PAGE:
The first step of preparation is deciding whether a meeting is needed and which issues to raise.3Even though Lencioni in Death by Meeting argued against having pre-determined, fixed agendas for “Weekly Tactical” meetings, his suggested structure — having a ‘lightning round’ and progress review before diving into the tactical issues of the week — is itself a loose agenda. Additionally, for strategic meetings, Lencioni recommended dedicating two hours per issue and having participants prepare for the discussion in advance. This, in itself, is not an easy task and is one that people frequently underestimate.
The next step is inviting the right people, which again involves a delicate balance. On one hand, you want to get input from all relevant people and you don’t want make anyone feel excluded. On the other hand, the more people you invite, the greater the coordination challenge and the greater the risk that you’ll end up wasting someone’s time.
The chair should also ensure that participants can usefully contribute at the meeting by providing required reading materials or explaining the background in a covering email. For reasons explained above, meetings are not usually a very efficient way of conveying information. Participants should therefore read any background information and consider it before attending the meeting. In complex discussions, especially technical ones, lack of preparation can result in significant confusion and miscommunication.
An organisational culture that tolerates inadequate preparation will inevitably lead to ineffective meetings. Spending valuable meeting time catching people up on what they could have read beforehand is not just inefficient — it’s most wasteful for those who did bother to prepare, which destroys their future incentives to prepare.
The effectiveness of the chair significantly influences the effectiveness of the overall meeting. Conducting an effective meeting is, at its core, a complex coordination challenge. And the more active participants a meeting has, the greater the challenge. Yet organisations chronically underestimate the difficulty of this challenge and will let almost anyone convene and chair a meeting whenever they choose.
The chair of a meeting has multiple key responsibilities:
- Preparation. As explained above, before the meeting the convenor/chair must prepare for it. This includes deciding what issues to raise, who to invite, the length of the meeting, and what preparation to require of attendees.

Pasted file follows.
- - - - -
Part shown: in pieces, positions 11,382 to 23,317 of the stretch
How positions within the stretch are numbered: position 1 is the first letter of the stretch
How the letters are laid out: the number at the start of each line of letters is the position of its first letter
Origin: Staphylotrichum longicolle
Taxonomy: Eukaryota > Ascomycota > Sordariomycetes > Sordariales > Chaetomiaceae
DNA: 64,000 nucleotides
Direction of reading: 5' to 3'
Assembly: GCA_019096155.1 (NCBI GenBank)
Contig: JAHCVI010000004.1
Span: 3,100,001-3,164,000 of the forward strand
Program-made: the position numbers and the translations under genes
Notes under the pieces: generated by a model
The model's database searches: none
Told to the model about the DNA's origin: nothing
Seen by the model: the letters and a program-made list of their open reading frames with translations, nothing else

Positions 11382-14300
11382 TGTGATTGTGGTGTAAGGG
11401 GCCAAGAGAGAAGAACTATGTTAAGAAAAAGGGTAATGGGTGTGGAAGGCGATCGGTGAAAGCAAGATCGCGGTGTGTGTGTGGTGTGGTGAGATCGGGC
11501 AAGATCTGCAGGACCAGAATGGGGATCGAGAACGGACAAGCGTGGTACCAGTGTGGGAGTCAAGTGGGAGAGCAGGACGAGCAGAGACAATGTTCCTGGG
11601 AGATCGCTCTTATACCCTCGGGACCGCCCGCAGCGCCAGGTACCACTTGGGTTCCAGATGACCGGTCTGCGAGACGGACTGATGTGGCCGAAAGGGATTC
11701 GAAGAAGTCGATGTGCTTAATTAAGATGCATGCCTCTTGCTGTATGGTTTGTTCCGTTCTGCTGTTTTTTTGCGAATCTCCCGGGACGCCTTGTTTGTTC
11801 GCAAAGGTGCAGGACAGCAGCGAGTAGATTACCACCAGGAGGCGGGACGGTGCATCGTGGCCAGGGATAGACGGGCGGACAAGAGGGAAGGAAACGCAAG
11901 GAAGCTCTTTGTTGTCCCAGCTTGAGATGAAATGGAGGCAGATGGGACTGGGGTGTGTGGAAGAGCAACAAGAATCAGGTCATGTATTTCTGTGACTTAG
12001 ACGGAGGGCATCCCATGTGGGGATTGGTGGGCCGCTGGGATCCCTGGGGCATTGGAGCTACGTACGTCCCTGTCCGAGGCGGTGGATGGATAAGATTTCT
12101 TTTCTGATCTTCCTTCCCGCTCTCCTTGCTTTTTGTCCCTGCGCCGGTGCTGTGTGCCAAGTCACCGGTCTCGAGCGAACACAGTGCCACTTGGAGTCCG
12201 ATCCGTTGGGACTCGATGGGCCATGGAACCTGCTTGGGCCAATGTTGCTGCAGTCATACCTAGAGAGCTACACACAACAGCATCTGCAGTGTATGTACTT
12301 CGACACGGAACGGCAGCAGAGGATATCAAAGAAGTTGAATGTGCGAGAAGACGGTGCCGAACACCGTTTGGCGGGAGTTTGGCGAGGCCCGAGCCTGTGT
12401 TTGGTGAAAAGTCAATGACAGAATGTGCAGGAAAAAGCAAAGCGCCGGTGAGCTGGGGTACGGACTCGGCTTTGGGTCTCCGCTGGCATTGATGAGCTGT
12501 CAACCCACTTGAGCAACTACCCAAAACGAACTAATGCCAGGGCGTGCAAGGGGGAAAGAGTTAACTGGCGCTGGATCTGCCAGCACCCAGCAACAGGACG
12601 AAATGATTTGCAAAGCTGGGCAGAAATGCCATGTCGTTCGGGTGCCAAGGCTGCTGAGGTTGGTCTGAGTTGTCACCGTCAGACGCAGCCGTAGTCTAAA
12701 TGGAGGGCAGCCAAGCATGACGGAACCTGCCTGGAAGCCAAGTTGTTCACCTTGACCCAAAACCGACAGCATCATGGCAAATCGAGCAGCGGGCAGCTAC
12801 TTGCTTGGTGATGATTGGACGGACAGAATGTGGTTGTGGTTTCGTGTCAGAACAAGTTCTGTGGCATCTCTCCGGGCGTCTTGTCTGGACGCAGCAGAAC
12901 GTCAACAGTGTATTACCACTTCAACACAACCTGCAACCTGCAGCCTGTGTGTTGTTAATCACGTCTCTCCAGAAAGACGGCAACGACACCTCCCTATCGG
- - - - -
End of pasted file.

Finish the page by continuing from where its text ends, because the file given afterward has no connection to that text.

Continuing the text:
- Guiding the conversation. During the meeting, the chair may have to actively guide the conversation to keep it on track and on time. This may include “mining for conflict” (as Lencioni points out) or interrupting people who dominate or go off on tangents.
- Clarifying and summarising. Though not always needed, an effective chair may help everyone get on the same page by summarising the discussion or asking a participant to clarify their point. This coordination role is especially valuable in: larger and longer meetings (where it’s easy to lose track), virtual meetings (where audio issues interfere with understanding) or meetings where participants have varying levels of expertise.
Most organisations fail to appreciate the importance of the chair’s role. In some meetings, who’s chairing is not even clear and the meeting may descend into disorder. In other meetings, the person chairing is the same person presenting information and taking notes, which can be too much of a burden for one person.
Moreover, the skill of chairing is rarely taught. While management or leadership courses may teach some elements of chairing, many firms throw junior staff members into chairing meetings and expect them to figure it out as they go. It’s funny — firms are often reluctant to let junior employees command any resources, yet will happily hand over the reins of a large meeting to the same employee, letting them indirectly command many valuable hours of staff time.
Wider organisational issues
A meeting is a venue for people from different parts of an organisation to come together. As such, meetings can serve as a microcosm of the organisation itself. Wider organisational weaknesses can therefore leak into its meetings, undermining their effectiveness.